The World History Association (WHA) is a professional association of scholars, teachers, and students organized to promote world history by encouraging teaching, research, publications, and personal interactions. It was founded in 1982 by a group of university faculty and secondary-school teachers determined to address the needs of a newly emerging historical sub-discipline. As described in its constitution, its mission is to “promote activities which will increase historical awareness, understanding among and between peoples, and global consciousness.”
The WHA brings together university professors, college and community college instructors, secondary school teachers, graduate students, and independent scholars in a collegial camaraderie rarely found in more narrowly focused academic and professional societies. Its mission remains the advancement of scholarship and teaching within transnational, transregional, and transcultural perspectives, designed to prepare students and the public for an increasingly interdependent world.
In the United States, world history emerged in the 1970s, a field created by historians and teachers who wanted to move away from an emphasis on national and regional histories toward broader cross-cultural, comparative, and global approaches. Some of these pioneering world historians were trained in area studies programs that focused on regions beyond Europe and the U.S.; some were self-taught. They all carried out research and laid theoretical groundwork for the field. Dissatisfied with the scope of most history courses at the secondary and university level, they created world history courses that emphasized connections, comparisons, and large-scale processes. In the early 1980s, a group of these instructors and scholars formed the WHA, set up a governance structure, began to hold meetings, and established ways to share scholarship and ideas, including a newsletter, which later grew into the World History Bulletin. They planned a journal, the Journal of World History, which saw its first issue in 1990, under the editorship of Jerry Bentley at the University of Hawai‘i. He remained its editor until his death in 2012. Meetings turned into a regular conference that has been held annually since 1992. Membership grew and regional affiliates were formed in various parts of the country, holding their own conferences and meetings.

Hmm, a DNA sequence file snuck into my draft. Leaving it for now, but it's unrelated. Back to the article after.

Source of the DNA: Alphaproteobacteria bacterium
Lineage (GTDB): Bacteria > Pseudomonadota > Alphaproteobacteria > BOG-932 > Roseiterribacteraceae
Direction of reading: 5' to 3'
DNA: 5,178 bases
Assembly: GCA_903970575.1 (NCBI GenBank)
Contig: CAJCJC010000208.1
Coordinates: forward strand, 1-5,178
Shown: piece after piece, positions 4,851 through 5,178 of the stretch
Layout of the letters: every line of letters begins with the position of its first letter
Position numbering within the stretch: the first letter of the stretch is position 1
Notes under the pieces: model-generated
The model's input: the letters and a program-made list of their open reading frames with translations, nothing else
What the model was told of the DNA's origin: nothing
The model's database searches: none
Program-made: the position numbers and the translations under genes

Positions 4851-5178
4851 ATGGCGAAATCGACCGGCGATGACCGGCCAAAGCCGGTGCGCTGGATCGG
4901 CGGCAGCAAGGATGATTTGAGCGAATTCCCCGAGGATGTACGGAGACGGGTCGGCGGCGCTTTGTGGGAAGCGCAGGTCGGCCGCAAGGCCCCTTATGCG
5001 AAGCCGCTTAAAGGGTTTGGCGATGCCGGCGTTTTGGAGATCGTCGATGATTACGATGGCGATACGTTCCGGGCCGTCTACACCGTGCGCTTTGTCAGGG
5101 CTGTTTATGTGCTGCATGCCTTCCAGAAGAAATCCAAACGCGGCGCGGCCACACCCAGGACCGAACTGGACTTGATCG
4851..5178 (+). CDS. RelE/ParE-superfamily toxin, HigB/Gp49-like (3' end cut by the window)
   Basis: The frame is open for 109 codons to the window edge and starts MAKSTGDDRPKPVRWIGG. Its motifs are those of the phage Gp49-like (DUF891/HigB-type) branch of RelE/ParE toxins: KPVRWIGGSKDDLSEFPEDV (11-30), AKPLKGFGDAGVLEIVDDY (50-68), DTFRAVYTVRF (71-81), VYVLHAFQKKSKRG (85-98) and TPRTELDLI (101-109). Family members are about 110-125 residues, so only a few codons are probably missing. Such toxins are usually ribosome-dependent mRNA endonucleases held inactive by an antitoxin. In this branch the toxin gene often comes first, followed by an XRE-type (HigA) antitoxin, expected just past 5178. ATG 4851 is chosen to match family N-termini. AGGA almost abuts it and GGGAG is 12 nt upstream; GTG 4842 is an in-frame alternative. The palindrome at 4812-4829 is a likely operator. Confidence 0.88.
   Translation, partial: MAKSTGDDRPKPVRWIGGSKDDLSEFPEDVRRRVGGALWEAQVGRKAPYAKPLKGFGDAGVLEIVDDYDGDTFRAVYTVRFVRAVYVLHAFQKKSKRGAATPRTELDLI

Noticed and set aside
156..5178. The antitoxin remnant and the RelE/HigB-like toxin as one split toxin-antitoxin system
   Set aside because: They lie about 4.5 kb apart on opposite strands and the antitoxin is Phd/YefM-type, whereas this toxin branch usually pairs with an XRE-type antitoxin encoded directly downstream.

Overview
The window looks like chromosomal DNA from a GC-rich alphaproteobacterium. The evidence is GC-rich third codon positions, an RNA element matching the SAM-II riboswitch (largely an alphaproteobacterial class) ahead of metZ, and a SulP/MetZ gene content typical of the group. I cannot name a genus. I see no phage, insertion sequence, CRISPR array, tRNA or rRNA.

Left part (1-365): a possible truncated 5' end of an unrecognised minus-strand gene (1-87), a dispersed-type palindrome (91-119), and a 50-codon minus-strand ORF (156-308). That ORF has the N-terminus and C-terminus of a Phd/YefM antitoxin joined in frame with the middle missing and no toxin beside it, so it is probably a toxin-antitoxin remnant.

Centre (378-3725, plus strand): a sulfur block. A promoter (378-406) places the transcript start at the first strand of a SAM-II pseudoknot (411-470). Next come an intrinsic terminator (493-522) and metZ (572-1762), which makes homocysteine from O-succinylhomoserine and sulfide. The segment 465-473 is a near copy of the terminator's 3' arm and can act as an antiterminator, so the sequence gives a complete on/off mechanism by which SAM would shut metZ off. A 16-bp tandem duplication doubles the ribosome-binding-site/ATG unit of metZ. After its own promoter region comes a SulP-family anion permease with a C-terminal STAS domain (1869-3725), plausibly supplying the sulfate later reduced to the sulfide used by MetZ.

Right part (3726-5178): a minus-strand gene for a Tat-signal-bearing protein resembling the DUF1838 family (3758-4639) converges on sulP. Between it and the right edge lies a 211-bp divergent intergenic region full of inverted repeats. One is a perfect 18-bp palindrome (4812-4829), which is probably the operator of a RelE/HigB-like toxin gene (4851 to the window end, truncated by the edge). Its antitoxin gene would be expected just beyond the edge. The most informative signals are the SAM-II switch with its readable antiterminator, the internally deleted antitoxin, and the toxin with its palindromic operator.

Since its founding, the WHA has played a central role in shaping the field of world history in the U.S. and around the world at every level from elementary school through graduate education. The Journal of World History, its official journal, has earned prizes and is highly ranked in various measures of scholarly impact. WHA members have been instrumental in establishing standards for world history teaching in U.S. secondary schools at the national and state levels, as well as designing the Advanced Placement World History course and exam, which grew from several thousand test-takers when it first began in 2001 to more than 300,000 in 2017. At present, although its membership is still predominantly North American, the WHA has members in many countries and is part of the Network of Global and World History Organizations (NOGWHISTO), an international umbrella group.